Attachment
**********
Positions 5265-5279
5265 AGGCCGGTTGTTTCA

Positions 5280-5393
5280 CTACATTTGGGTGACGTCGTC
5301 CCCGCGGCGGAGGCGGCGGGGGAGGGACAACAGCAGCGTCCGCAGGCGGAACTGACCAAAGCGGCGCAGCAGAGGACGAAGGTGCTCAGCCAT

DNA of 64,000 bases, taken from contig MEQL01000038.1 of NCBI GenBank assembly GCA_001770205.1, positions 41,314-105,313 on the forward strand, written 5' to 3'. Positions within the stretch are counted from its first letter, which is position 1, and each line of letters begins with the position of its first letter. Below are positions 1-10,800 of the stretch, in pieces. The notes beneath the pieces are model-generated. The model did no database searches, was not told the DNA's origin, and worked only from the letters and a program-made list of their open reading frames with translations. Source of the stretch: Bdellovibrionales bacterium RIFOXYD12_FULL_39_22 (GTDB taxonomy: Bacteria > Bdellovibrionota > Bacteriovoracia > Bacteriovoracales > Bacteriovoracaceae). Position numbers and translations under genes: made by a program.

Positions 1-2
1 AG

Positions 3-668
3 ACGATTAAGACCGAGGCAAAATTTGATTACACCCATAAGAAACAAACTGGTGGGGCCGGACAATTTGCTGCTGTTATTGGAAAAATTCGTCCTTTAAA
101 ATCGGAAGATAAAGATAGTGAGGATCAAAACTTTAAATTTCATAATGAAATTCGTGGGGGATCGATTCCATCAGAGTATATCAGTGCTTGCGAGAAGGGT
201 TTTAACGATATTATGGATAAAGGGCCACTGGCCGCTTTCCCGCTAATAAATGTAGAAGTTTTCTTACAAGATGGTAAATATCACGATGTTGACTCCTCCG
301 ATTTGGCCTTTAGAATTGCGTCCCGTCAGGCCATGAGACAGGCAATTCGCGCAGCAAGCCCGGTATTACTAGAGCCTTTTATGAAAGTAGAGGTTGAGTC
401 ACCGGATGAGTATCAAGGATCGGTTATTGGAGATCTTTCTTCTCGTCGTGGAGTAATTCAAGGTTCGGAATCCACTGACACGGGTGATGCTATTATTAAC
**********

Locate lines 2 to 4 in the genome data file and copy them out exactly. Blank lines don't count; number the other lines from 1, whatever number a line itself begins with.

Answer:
5265 AGGCCGGTTGTTTCA

Positions 5280-5393
5280 CTACATTTGGGTGACGTCGTC